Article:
By Jason KUROSU
A project to recharge the Verdugo Basin in Crescenta Valley Park has been in the works for the past few years, with the Crescenta Valley Water District continuing to assess the feasibility of the park as a stormwater recharge area.
CVWD District Engineer David Gould headed a stakeholder meeting Wednesday morning, updating the progress on the feasibility study, which has so far included a topographic survey of the north end of CV Park, as well as identifying the park’s trees.
“Our goal is to utilize this information to further develop any plans for infiltration galleries to eventually get stormwater to the ground and provide this information to L.A. County Parks and Recreation so they have an accurate topography of the area and a survey of all the trees,” said Gould.
CVWD was awarded a Local Groundwater Assistance grant from the Dept. of Water Resources (DWR) to pursue the project in 2002, which is intended to capture stormwater for recharge, as well as improve groundwater quality and reduce surface water pollution.
Two flow monitoring stations have been installed in the park in order to record the amount of water coming down the Verdugo Wash and Dunsmore Channel. Gould said they hoped to have some flow data in October, though low water levels have made that difficult thus far.
The next portions of the project will include the installation of groundwater monitoring wells, which will monitor groundwater levels, water quality and geological information on soil conditions. CVWD determined where they will put the wells, using information on past wells drilled in the area, as well as ensuring the wells are located away from trees. Well No. 1 will be on the south side of the park near New York Avenue in between a fence and kid’s park. Well No. 2 will be on the north side of the park along Honolulu Avenue.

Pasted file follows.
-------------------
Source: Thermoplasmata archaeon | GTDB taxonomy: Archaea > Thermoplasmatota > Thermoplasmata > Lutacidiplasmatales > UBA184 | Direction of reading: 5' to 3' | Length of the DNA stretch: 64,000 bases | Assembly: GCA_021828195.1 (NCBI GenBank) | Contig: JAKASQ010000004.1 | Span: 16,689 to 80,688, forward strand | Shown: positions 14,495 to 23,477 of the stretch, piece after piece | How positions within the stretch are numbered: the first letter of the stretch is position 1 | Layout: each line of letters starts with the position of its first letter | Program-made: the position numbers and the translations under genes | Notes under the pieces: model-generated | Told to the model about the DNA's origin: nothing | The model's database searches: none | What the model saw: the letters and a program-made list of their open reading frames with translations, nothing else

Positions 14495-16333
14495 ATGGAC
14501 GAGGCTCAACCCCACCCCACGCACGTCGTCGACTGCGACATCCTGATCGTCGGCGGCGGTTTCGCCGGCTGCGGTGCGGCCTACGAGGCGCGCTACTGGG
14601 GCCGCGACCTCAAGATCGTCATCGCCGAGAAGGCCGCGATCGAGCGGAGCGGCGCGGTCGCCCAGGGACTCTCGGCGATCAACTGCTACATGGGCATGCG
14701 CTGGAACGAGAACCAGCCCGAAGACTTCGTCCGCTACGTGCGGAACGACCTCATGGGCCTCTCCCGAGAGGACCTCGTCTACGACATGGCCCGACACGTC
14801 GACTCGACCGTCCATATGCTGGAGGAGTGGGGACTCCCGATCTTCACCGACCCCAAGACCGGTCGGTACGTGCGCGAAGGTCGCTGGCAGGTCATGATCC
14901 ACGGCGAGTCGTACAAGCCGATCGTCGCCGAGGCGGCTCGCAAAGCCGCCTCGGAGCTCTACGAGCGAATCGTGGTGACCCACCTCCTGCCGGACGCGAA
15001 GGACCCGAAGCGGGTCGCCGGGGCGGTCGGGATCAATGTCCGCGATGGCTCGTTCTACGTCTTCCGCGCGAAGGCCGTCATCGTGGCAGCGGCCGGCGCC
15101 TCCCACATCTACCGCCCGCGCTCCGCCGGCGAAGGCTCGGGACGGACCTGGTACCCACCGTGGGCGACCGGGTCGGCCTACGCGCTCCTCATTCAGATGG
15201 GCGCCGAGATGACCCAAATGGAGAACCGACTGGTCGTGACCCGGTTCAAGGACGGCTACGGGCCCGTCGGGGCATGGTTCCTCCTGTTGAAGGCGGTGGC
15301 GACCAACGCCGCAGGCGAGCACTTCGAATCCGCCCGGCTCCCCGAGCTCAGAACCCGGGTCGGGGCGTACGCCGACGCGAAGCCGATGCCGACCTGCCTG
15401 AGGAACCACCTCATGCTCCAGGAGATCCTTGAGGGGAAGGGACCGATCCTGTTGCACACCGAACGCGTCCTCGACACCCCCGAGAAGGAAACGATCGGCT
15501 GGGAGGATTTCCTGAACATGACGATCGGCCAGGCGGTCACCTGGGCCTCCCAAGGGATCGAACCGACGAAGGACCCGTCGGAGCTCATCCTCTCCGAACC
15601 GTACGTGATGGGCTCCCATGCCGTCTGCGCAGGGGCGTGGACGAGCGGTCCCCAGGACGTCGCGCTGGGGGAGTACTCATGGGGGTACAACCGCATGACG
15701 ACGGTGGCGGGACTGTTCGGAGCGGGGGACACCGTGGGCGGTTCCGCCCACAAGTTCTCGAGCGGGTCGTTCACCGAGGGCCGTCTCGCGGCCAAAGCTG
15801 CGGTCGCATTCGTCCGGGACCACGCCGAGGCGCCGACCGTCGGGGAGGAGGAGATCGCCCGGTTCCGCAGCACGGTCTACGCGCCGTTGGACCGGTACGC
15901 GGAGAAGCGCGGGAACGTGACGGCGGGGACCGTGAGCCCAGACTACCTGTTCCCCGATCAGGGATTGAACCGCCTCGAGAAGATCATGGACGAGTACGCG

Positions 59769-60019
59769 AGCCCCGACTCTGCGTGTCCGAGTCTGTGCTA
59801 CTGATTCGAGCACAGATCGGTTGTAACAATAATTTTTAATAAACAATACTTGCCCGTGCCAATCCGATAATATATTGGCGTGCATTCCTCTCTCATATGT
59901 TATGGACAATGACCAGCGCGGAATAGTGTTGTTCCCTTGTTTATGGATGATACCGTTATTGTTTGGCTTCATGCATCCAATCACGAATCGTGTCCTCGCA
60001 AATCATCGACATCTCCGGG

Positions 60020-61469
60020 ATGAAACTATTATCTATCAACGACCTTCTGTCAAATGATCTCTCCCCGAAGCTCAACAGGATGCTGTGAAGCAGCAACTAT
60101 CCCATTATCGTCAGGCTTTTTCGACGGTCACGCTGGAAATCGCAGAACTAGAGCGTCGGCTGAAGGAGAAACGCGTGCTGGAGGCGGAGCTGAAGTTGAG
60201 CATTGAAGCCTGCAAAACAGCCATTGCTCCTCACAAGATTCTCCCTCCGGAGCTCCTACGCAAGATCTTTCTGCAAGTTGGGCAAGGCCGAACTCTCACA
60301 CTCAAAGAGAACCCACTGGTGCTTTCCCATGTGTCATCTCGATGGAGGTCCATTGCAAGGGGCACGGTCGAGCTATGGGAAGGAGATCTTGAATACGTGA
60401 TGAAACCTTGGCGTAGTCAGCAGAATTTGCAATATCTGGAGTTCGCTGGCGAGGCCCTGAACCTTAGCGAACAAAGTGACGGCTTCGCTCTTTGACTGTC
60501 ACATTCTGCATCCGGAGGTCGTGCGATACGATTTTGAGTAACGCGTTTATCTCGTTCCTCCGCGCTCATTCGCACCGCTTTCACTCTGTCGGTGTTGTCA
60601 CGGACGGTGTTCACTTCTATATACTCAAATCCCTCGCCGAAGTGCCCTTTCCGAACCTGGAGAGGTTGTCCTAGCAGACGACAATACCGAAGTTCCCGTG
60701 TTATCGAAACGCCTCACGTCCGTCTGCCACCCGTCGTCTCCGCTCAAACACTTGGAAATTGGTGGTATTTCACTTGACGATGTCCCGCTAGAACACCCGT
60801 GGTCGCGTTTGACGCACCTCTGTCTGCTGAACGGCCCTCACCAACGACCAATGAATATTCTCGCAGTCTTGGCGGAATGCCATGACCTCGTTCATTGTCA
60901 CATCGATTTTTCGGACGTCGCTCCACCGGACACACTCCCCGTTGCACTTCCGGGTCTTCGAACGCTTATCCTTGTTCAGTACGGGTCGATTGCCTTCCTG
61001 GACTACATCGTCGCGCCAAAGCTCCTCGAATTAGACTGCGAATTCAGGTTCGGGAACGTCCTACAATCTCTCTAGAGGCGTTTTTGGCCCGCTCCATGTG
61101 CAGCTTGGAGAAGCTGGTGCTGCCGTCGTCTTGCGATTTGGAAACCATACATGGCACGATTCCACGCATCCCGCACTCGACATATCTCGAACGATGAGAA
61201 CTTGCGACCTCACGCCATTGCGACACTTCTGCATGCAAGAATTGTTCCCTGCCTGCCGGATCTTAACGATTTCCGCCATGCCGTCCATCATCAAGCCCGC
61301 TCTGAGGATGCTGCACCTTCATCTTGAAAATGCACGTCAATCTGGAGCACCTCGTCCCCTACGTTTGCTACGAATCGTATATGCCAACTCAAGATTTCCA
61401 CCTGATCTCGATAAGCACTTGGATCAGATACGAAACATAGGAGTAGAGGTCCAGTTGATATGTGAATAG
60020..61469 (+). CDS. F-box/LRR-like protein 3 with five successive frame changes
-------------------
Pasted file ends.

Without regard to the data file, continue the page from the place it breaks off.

“Our goal is by utilizing these monitoring wells and the existing well information we can get a better idea where the best place is to put these infiltration galleries in the future,” said Gould, who anticipated the wells would start drilling in January.
The next step would be conducting percolation tests, in which the rate of flow of water into the ground would be monitored with pits, six-foot holes in the ground filled with water. Again, CVWD is in the process of determining the location of the test pits. Gould said one potential location is the south side of the softball field, likely to be done in February.
Gould summarized the questions which would be answered by the feasibility study, “Can we get the water in the ground, how much water can we get into the ground, what kind of recharge can help our groundwater basin?”
CVWD expects the project to be completed by March 2016.